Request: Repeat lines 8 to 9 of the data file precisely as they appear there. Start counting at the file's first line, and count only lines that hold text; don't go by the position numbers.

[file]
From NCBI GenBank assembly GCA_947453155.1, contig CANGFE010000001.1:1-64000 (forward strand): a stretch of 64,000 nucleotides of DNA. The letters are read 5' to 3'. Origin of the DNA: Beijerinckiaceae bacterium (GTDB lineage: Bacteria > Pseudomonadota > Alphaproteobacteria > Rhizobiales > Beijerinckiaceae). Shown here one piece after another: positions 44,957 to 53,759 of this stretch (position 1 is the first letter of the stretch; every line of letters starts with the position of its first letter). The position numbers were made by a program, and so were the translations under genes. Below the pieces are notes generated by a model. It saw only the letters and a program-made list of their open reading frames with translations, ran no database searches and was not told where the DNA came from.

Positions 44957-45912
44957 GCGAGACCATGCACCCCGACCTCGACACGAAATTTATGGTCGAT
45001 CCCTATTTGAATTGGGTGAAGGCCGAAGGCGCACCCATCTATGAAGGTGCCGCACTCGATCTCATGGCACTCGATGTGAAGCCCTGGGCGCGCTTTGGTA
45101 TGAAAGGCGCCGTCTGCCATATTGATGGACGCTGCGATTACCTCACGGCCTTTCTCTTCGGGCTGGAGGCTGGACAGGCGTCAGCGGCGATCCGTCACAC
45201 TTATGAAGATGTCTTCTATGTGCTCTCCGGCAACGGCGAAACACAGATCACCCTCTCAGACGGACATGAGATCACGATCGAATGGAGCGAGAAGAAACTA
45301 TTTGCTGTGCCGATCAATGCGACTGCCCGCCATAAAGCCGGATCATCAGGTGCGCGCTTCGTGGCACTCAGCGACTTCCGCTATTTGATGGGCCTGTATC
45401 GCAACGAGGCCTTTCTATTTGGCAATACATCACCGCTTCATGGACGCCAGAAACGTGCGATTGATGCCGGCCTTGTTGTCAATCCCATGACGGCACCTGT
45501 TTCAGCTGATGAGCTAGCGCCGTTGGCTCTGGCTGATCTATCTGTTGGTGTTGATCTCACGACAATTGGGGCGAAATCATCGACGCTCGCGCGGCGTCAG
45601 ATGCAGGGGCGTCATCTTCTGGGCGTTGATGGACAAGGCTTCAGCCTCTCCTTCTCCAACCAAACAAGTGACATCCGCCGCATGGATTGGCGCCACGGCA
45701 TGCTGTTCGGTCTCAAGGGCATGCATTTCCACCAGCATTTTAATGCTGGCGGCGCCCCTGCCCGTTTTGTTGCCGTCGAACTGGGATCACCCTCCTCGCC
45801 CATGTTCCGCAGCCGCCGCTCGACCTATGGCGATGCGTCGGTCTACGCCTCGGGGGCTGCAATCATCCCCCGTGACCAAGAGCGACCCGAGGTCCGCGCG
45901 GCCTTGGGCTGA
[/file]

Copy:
45401 GCAACGAGGCCTTTCTATTTGGCAATACATCACCGCTTCATGGACGCCAGAAACGTGCGATTGATGCCGGCCTTGTTGTCAATCCCATGACGGCACCTGT
45501 TTCAGCTGATGAGCTAGCGCCGTTGGCTCTGGCTGATCTATCTGTTGGTGTTGATCTCACGACAATTGGGGCGAAATCATCGACGCTCGCGCGGCGTCAG